As forecasters predict Tropical Storm Isaac will become a hurricane by Thursday, the westward-moving system's 5-day forecast cone suggests a possibility it may head straight for the Sunshine State -- though it's too early to tell which coast may need to batten the hatches.
Isaac's center will move away from the Leeward Islands during the next few hours, the National Hurricane Center said at 11 p.m. Wednesday. The system is moving west at 20 mph with maximum sustained winds of 45 mph and tropical storm-force winds extending 140 miles from the center.
Though Isaac is expected to strengthen over the next 48 hours, experts predict it will lose a bit of intensity interacting with the mountainous parts of Cuba and Hispaniola. It will likely then strengthen again over the warm water between Cuba and Florida while approaching the United States.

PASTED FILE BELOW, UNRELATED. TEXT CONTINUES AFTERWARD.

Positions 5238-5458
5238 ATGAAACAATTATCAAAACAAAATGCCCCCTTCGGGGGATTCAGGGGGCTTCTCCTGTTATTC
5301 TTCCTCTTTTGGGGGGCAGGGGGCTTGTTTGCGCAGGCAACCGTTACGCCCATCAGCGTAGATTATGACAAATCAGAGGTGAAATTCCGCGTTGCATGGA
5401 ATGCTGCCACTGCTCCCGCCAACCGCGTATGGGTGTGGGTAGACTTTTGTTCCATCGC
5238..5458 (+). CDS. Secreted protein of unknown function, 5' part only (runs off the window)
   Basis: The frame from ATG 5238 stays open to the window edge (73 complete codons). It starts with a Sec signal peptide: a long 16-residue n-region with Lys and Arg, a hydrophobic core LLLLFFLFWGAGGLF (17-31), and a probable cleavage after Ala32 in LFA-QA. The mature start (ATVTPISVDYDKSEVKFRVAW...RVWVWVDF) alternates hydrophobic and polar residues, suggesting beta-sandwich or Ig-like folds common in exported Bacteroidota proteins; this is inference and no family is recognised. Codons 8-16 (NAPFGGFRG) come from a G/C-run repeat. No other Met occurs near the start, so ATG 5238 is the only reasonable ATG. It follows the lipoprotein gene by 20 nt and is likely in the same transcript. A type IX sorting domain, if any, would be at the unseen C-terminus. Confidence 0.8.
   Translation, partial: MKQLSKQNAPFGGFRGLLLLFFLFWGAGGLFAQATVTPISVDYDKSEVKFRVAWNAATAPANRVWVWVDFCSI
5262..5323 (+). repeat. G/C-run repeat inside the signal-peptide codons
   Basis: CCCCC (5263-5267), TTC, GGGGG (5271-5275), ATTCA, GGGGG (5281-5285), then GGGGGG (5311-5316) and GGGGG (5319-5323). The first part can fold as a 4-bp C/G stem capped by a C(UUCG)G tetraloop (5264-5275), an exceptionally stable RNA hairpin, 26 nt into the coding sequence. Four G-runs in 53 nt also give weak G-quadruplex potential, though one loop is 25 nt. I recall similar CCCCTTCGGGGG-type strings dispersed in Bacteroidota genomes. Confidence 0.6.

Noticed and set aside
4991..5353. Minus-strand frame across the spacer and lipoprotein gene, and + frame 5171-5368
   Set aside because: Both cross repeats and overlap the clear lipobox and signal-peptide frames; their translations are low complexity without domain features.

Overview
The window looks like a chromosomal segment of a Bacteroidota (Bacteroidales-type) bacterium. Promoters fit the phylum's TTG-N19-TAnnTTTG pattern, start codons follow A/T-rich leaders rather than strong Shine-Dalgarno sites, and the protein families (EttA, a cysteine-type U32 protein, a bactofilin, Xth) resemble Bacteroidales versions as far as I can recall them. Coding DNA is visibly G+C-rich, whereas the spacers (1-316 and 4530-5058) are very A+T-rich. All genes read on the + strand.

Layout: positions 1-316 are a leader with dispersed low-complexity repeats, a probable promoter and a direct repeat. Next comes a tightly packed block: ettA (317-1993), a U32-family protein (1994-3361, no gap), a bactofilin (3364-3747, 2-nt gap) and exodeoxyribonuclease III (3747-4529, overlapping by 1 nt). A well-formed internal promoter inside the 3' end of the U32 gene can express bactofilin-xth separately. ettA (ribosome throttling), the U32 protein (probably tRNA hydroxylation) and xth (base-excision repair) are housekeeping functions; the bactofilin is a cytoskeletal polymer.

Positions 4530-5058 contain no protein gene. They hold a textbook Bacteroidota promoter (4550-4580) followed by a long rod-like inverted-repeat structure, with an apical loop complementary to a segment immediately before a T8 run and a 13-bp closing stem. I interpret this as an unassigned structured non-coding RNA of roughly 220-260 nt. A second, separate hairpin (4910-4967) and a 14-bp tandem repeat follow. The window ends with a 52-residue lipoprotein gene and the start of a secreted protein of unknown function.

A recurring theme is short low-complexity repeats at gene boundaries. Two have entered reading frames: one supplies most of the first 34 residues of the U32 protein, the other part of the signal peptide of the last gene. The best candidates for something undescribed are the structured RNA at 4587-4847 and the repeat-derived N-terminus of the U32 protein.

However, it remains too soon to predict if and where Isaac might make landfall in the U.S. The cone appears centered on Southwest Florida, but all of the southern half of the state remains a possibility and some tracks predict it may swing wide either direction after making an expected west-northwest turn near Hispanola.
(For another look at Isaac's possible track -- and to see how many directions this storm may yet take -- check out these models from the University of Wisconsin-Madison's Tropical Cyclone and Severe Storms Research Group.)
Meanwhile, Floridians should keep an eye on updates.
“I’m urging everyone across the state to monitor the storm track, and use the next several days to prepare for a potential storm," said Florida Governor Rick Scott in a statement. "As we know, storms this far from land are still unpredictable and everyone should be vigilant and prepared.”
While GOP officials no doubt fret over Isaac impacting next week's Republican National Convention in Tampa, a hurricane watch is currently in effect for Haiti and the southern coast of the Dominican Republic from Isla Saona to the border with Haiti.